Hunger is an interesting feeling because it pushes the body into survival mode. This isn't the kind of hunger where you're between meetings and don't have enough time to stop and grab something to eat. This isn't the kind of hunger where you wake up in the morning and feel like you could swallow a whole farm for breakfast. This is the kind of hunger where you haven't eaten for days and your whole body is oriented toward finding something, anything, to satisfy an avoidance of certain death. It feels like that.

So I'm sitting on the curb, debating whether to run up to the dumpster. There's a security camera watching over it and a parking lot full of witnesses. Somehow I had to dash over there, dig through it, retrieve a few pieces of treasure and retreat. The other debate was personal. "I'm awakened," the thought went. "Isn't there supposed to be some kind of grace or something to take care of this?"

As I'm sitting there, stalling between deciding when to run and crushing under the reality that Grace doesn't mean entitlement, a familiar face rides up on a bike. It was one of the people who told me to go dumpster diving. He looked down, smiled at me knowingly, reached into his bag and gave me the largest apple I'd ever seen. No words. All action. Then he rode away.

Another time hope was lost was a hungry night in San Francisco. I'd spent the day wandering around, essentially lost because it wasn't clear that San Francisco is an island, and that once you're there, you're stuck. With no money, I didn't have any means of leaving. The whole day was spent walking around trying to find a safe place to sleep later that evening. Nightfall had come, and with it, the cry for food.

A small bakery was closed but had the door cracked open. There were people in the back in what I assumed was something like a kitchen. I peaked my head through the doorway and politely shouted, "Excuse me! Excuse me! Do you have anything I could eat? Maybe something you were throwing away?" A man turned to look at me, shook his head, and turned away. "Do you know where I could find something?" He ignored me. "Sir?" He continued to ignore me. "How could he do that," I thought. "I'm a human being. Where's the love?"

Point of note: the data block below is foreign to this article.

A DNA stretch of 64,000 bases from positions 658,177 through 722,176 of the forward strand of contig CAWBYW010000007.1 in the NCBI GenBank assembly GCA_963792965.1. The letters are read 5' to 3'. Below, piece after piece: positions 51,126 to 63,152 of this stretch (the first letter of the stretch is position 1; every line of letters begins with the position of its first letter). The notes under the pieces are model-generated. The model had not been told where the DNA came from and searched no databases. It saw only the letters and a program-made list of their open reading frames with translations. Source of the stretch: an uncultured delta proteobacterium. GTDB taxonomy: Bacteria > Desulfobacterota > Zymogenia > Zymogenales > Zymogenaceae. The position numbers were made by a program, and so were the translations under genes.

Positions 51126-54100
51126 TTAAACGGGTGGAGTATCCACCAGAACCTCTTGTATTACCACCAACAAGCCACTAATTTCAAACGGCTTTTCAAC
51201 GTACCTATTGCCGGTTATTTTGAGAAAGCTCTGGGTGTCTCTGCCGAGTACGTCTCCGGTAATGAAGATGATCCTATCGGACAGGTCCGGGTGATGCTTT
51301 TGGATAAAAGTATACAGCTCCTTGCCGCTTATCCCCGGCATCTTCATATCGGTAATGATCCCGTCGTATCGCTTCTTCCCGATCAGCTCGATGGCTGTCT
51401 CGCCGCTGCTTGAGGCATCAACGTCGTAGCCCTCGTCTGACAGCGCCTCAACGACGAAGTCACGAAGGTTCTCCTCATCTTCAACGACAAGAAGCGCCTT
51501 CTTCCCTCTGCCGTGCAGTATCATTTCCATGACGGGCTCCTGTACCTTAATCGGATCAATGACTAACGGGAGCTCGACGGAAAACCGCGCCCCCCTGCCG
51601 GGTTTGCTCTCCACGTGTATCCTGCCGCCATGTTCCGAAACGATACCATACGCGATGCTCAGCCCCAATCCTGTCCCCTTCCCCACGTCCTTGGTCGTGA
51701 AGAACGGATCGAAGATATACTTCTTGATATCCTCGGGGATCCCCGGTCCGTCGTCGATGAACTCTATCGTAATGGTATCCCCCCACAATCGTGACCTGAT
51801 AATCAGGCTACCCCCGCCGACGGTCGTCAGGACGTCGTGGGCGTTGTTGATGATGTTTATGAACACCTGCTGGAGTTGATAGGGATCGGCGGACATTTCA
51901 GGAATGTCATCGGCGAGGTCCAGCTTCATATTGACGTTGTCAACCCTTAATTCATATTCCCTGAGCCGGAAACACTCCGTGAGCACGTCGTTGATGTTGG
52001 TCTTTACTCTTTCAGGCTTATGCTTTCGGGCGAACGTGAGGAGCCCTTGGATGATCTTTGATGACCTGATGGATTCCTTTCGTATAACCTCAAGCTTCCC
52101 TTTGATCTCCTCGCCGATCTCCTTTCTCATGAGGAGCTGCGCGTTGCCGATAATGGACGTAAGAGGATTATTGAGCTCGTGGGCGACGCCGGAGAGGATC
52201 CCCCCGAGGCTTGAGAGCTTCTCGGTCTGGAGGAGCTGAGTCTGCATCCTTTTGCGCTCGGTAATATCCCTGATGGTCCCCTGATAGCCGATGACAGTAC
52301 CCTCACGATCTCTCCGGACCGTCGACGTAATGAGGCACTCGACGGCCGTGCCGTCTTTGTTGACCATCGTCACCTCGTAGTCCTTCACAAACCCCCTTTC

Later that night I made a cardboard sign. I had grown fed up with being in San Francisco and was angry that this awakening thing wasn't working like it was supposed to. The sign read, "Vallejo." The thought was that I could stand by the on ramp to the bridge, hold up the sign, and by magic, someone would stop and taking me off the island. Every driver ignored me.

Hunger started to press again. After a number of hours, I turned the sign over and wrote, "HUNGRY." Drivers started to pay attention. Something said to start smiling, and so I did. People began rolling their windows down and offering loose change and dollar bills. "Holy shit," I thought. "It's working." Some other momentum picked up and the hunger subsided as well as the cold. Focus shifted to earning enough money to catch the Ferry the next day away from the island.

The next morning I stood out there again to earn a few more dollars, and in addition to ten dollars, someone gave me a freshly opened breakfast from Starbucks.

It's interesting meeting those experiences again through these words. Each time, hope was lost. Really, an expectation was challenged and I was made a fool of.

Grace doesn't always work the way I think it should work. It never works that way actually. And—Christ—what's humbling is that even though I'm a brat or grow angry or impatient or whatever the case may be, it always works out. Always. There's something behind the drama that knows.